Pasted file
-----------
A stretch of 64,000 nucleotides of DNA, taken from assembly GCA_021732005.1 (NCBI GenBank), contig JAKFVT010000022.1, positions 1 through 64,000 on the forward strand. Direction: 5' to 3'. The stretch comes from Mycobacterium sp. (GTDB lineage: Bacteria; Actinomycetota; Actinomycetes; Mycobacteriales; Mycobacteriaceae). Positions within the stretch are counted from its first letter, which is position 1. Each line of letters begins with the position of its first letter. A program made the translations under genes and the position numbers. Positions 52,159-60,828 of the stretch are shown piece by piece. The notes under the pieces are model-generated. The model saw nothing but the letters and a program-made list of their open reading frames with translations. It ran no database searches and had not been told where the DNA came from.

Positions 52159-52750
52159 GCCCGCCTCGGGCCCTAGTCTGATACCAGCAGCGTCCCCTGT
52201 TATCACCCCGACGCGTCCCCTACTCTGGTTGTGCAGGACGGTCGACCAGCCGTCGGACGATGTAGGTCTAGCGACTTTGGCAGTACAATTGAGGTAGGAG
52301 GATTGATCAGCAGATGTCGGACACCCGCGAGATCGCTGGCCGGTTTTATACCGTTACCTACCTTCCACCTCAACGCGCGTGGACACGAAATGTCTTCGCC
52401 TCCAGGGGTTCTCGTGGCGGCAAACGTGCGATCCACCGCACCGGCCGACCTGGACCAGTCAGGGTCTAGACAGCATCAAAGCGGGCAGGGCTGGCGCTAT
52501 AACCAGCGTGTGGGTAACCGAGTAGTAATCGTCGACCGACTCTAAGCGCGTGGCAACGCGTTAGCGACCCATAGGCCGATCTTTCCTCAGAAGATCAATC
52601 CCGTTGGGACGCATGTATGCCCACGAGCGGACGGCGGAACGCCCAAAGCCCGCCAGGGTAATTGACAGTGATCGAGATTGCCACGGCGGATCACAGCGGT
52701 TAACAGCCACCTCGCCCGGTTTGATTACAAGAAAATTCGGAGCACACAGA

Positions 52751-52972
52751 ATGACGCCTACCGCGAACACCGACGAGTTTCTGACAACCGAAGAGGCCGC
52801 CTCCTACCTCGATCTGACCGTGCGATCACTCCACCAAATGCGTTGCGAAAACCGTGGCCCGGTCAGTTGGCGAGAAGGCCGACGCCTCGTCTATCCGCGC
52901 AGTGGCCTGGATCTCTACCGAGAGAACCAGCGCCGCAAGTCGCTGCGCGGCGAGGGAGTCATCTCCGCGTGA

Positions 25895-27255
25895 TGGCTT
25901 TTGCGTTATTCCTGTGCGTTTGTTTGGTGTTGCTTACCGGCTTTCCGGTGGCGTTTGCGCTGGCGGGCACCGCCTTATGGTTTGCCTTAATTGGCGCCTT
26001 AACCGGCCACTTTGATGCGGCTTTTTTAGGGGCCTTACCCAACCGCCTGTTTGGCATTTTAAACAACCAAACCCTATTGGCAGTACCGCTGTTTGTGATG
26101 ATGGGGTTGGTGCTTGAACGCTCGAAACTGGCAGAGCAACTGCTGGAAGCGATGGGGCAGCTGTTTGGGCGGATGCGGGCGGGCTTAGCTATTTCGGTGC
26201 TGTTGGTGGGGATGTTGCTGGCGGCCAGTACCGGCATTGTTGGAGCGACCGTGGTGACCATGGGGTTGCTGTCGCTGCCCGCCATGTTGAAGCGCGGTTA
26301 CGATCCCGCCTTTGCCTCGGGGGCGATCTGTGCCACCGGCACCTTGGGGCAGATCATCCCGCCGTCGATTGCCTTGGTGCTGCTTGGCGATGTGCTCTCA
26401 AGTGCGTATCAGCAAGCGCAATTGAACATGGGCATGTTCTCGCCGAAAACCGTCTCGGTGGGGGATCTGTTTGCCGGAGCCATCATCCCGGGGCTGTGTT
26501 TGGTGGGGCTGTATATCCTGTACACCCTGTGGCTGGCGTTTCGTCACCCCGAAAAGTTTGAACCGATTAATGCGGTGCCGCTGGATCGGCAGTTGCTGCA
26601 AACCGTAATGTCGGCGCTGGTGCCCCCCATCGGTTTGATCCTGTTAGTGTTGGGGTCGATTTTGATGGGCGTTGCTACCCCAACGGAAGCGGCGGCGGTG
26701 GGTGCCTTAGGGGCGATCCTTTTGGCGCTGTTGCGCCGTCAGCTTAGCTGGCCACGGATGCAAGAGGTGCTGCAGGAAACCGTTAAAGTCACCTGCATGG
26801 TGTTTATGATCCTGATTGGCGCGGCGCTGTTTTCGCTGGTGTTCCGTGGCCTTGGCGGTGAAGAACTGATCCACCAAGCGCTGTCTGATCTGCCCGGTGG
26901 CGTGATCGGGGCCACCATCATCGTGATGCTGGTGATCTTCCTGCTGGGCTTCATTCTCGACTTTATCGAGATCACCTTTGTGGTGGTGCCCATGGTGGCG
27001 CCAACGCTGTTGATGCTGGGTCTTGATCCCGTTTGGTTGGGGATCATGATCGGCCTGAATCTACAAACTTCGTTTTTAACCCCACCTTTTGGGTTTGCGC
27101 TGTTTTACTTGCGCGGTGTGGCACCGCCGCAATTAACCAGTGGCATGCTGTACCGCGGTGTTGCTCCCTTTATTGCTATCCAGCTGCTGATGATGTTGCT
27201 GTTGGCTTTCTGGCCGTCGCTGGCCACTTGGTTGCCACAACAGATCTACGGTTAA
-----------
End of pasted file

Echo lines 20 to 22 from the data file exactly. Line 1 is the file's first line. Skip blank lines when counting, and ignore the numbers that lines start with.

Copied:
26301 CGATCCCGCCTTTGCCTCGGGGGCGATCTGTGCCACCGGCACCTTGGGGCAGATCATCCCGCCGTCGATTGCCTTGGTGCTGCTTGGCGATGTGCTCTCA
26401 AGTGCGTATCAGCAAGCGCAATTGAACATGGGCATGTTCTCGCCGAAAACCGTCTCGGTGGGGGATCTGTTTGCCGGAGCCATCATCCCGGGGCTGTGTT
26501 TGGTGGGGCTGTATATCCTGTACACCCTGTGGCTGGCGTTTCGTCACCCCGAAAAGTTTGAACCGATTAATGCGGTGCCGCTGGATCGGCAGTTGCTGCA